Government Desires to Freeze Megaupload Assets Even if Case is Dismissed

The United States government said today that even if the indictment of the Megaupload corporation is dismissed, it can continue its indefinite freeze on the corporation’s assets while it awaits the extradition of founder Kim Dotcom and his associates.

 

Judge Liam O’Grady is weighing a request to dismiss the indictment against Megaupload because the federal rules of criminal procedure provide no way to serve notice on corporations with no US address. At a hearing in Alexandria, VA, he grilled both attorneys in the case but did not issue a ruling.

 

O’Grady speculated, with evident sarcasm, that Congress intended to allow foreign corporations like Megaupload to “be able to violate our laws indiscriminately from an island in the South Pacific.”

 

But Megaupload’s attorney insisted that this may not be too far from the truth. Megaupload, they said, is a Hong Kong corporation with no presence in the United States. He argued it was perfectly reasonable for Megaupload to be subject to the criminal laws of Hong Kong, but not the United States.

 

“It’s never had a US address”

 

For its part, the government suggested that it could sidestep the mailing requirement in one of several ways. For example, it could wait for Kim Dotcom to be extradited to the United States and then mail notice to him, as Megaupload’s representative, at his address in prison. Or, they suggested, the government could send notice of the indictment to Carpathia Hosting, a Virginia company that has leased hundreds of servers to the locker site.

 

The government also mentioned the possibility that it could use the provisions of a Mutual Legal Assistance Treaty to send notice to Megaupload’s Hong Kong address.

 

Read More: at ArsTechnica.com. 

Department of Defense Approves Rout 1 Expansion at FT Belvoir

The Department of Defense and the Department of Transportation today announced the approval of $180 million from the Office of Economic Adjustment (OEA) for the Federal Highway Administration to widen U.S. Route 1 through Fort Belvoir, Va.  The expansion of U.S. Route 1 will facilitate a safer and easier commute for patients, service members, and civilian employees of the new Fort Belvoir Community Hospital.

 

Secretary of Defense Leon Panetta said, “Fort Belvoir is a premier military installation with a growing importance in our defense community and the community of Fairfax County.  The expansion of Route 1 will improve the quality of life for all service members and civilians serving at this key post.”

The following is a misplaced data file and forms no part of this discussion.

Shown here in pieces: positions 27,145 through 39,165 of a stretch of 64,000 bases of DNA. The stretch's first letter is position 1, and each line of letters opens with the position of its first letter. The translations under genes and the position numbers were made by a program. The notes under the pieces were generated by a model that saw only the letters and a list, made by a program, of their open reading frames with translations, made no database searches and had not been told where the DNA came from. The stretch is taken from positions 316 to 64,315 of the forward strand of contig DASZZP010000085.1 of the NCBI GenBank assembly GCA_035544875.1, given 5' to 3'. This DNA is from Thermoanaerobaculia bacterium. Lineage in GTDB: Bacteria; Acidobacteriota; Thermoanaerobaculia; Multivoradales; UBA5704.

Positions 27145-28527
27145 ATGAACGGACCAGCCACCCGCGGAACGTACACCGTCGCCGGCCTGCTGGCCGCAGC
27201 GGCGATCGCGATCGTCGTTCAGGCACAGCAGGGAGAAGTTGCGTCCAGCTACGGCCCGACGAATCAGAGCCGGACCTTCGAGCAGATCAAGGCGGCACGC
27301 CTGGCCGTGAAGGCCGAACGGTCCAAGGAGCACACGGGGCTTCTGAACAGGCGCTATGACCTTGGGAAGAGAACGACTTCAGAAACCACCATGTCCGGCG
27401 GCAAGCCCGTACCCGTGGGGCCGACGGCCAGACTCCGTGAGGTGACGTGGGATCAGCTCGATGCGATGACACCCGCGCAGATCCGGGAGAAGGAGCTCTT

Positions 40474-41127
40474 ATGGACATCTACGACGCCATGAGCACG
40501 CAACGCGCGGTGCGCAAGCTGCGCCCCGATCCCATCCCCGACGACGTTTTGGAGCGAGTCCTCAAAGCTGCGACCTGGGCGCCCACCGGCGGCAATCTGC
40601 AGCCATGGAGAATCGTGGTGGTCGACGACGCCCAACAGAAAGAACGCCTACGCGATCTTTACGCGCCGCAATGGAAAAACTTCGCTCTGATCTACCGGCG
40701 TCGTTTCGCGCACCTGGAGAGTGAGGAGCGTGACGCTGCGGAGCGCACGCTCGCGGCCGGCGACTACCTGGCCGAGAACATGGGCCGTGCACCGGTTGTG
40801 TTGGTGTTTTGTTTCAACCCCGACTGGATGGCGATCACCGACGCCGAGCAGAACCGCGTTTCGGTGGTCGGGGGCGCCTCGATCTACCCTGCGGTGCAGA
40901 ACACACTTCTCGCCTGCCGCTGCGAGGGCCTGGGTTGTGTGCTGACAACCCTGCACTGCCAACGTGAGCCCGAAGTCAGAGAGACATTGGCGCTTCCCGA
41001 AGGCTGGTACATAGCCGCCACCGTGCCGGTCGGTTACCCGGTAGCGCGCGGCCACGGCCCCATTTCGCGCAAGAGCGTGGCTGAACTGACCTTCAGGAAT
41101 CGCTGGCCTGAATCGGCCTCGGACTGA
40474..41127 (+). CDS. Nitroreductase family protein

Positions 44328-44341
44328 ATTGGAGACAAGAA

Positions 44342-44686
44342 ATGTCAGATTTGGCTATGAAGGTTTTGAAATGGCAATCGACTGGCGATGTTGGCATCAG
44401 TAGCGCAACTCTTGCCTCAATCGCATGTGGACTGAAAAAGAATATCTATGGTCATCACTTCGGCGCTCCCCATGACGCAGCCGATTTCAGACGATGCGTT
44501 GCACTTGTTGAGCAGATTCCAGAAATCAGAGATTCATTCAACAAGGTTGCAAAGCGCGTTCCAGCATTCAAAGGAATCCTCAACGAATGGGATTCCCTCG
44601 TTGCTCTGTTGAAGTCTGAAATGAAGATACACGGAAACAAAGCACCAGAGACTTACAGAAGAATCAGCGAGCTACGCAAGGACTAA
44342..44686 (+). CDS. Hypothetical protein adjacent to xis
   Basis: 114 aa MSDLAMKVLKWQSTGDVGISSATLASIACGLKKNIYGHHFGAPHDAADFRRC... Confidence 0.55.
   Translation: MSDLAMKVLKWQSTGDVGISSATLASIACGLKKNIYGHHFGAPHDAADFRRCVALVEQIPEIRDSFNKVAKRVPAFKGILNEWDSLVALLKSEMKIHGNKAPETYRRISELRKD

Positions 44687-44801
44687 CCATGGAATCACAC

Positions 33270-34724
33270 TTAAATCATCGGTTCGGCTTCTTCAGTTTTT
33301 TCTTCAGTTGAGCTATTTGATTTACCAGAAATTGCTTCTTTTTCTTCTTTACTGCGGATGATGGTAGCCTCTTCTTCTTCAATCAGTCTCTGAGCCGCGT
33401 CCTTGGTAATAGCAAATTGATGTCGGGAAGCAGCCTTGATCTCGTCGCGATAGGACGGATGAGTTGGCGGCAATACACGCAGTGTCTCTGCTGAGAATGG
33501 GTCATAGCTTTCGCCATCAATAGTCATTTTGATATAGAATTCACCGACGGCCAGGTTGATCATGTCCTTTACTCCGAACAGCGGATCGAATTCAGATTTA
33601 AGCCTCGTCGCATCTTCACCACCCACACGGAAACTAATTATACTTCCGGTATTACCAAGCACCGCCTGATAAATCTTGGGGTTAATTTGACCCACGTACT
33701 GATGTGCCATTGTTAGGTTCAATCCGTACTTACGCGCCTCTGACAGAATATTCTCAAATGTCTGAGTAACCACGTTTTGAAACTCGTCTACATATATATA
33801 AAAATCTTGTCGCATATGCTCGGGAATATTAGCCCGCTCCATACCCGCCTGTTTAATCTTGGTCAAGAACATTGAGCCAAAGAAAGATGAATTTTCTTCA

“This project will create jobs, ease congestion, and improve safety and accessibility along a critical route for the area’s military personnel and others driving in Fairfax County,” said U.S. Transportation Secretary Ray LaHood.  “Road projects like this one are what President Obama was talking about when he called for an America built to last.”

 

The funds will be used to widen — from four to six lanes — 3.5 miles of U.S. Route 1 from Telegraph Road north to Mount Vernon Memorial Highway.  The project will include new bike lanes, pedestrian facilities, drainage and utility improvements.  It will also preserve a corridor for future transit needs.

 

In addition, the project will improve access to Fort Belvoir at Tully Gate and Pence Gate, which serve as the main access point to the new Fort Belvoir Community Hospital.  The hospital receives more than 574,000 outpatients and 10,000 inpatients per year and impacts Fort Belvoir access for 23,000 military and civilian personnel in the area.

 

Acting through an interagency agreement, the Federal Highway Administration Eastern Federal Lands Highway Division will complete the project in coordination with Fairfax County, the Virginia Department of Transportation, and the command at Fort Belvoir.  Groundbreaking for the project may commence once all environmental requirements have been met.

 

This announcement marks the first funding approved under the $300 million program authorized by Section 8110 of Public Law 112-10, The DoD and Full-Year Continuing Appropriations Act, 2011, which enabled the Department of Defense to finance projects for transportation infrastructure improvements associated with medical facilities related to the 2005 round of the Base Closure and Realignment process.  In November 2011, OEA invited Fairfax County to apply for these funds after a selection panel comprised of Defense and Transportation officials reviewed concepts to improve access to medical facilities across the nation.

Heidemarie Schwermer Has Been Moneyless For 16 Years

Heidemarie Schwermer, a 69-year-old German woman, has been living without money for nearly 16 years and is reportedly much happier because of it, as is documented in the film “Living Without Money”.

How does she do it? For food, Schwermer barters a few hours of hard labor cleaning and gardening in exchange for food. For shelter, she wanders from place to place offering small services for a bed and sometimes she relies on the hospitality of people she meets along the way. She occasionally receives clothing from friends, but gives away anything that’s too burdensome to carry around.

Read more on the Huffington Post: Living Without Money

An RVAMaverick creation.